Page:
Ironically (or maybe predictably), the author(s) of Genesis 1 probably wanted to show that their traditional faith could be rigorously defended in the face of a modern and antagonistic science. Twenty-five hundred years later look where it got 'em.

There's probably a lesson in that somewhere.

Regarding the "firmament," the Hebrew can be translated as something like "expanse." Note that in v.8 God calls the expanse heaven. Note also that in v.20 the birds fly in the open expanse of the heavens. The writer places the sun, moon and stars in this same open expanse above the earth that the birds also occupy -- not on some fixed concave surface above the sky. To me the Gen. 1 firmament sounds pretty modern. Translating the word as "firmament" was a concession to the prevailing medieval Aristotelian cosmology. I suppose the mistranslation could be regarded as an object lesson to those who prematurely try to reconcile Scriptural revelation with the prevailing scientific orthodoxy.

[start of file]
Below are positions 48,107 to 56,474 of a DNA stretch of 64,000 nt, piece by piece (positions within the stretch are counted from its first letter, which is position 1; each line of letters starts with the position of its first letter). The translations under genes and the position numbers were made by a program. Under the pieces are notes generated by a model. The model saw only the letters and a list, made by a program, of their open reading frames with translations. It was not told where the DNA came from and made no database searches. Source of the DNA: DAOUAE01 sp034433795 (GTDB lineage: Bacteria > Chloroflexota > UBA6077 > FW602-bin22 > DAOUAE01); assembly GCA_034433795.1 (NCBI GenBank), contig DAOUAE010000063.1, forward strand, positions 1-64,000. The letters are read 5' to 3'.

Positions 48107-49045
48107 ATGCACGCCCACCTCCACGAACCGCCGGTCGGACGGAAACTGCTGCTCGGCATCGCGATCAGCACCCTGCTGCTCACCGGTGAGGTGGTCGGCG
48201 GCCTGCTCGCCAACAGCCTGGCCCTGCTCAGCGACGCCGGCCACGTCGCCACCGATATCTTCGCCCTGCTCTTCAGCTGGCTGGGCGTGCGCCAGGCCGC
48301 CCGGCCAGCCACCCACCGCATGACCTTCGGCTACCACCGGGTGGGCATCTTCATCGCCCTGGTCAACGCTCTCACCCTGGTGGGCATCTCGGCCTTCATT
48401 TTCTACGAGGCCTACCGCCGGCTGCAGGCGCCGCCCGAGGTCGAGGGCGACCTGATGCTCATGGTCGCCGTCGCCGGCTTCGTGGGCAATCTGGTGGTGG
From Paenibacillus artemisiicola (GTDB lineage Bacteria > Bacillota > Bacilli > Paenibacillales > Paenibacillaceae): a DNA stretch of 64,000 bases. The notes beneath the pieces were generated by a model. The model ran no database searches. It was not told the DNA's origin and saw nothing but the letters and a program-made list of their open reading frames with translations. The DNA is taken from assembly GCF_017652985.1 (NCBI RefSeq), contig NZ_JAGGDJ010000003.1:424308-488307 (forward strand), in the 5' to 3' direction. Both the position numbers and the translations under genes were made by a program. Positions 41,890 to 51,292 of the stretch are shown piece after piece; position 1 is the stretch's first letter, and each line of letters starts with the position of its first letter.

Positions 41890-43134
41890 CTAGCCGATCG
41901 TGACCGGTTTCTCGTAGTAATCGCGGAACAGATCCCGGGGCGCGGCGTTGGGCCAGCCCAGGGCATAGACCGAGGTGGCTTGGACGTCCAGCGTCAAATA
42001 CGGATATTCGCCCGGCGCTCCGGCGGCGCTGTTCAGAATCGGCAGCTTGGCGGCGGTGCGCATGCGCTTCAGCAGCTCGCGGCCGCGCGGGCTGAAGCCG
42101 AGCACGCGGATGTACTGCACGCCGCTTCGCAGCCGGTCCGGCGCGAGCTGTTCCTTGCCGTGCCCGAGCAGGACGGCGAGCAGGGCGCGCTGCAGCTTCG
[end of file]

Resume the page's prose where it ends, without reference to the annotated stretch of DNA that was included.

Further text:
As to the mixed-up sequence of creation -- trees before the sun, etc. -- the ancients were aware of this problem as well. Some tried to reinterpret "day" as something like a logical category. Since God lives in eternity (said the Greek-influenced theologians), what do sequential days mean to him anyhow? Augustine and Aquinas were pretty well convinced that God created the universe not in 6 days, not in 6 eons, but in an instant. I guess the nature of the Gen 1 interpretive dilemma changes every millennium or so.

If you'll indulge me, I've recently conducted a detailed literal exegesis of Genesis 1 that departs fairly radically and paradoxically from the leading interpretations. Briefly, I conclude that God spends 6 days inventing natural science and explaining it to a primitive human witness. I think if you click on my name at the bottom of this comment it'll take you to a blog where I've posted the whole exegesis. It's a long sequential discussion, but you can click on the Summary Page to get the quick overview.


Slifkin's view, as you present is that the only difference between the day-age view and the YEC view is that the days are of indeterminate length. Maybe he presents a more sophisticated and accurate representation of the day-age view, but I can't tell from your post.

And a simplistic representation of the day-age view wherein the only substantive difference with YEC creation is that the days are long is, well, overly simplistic to the point of being useless.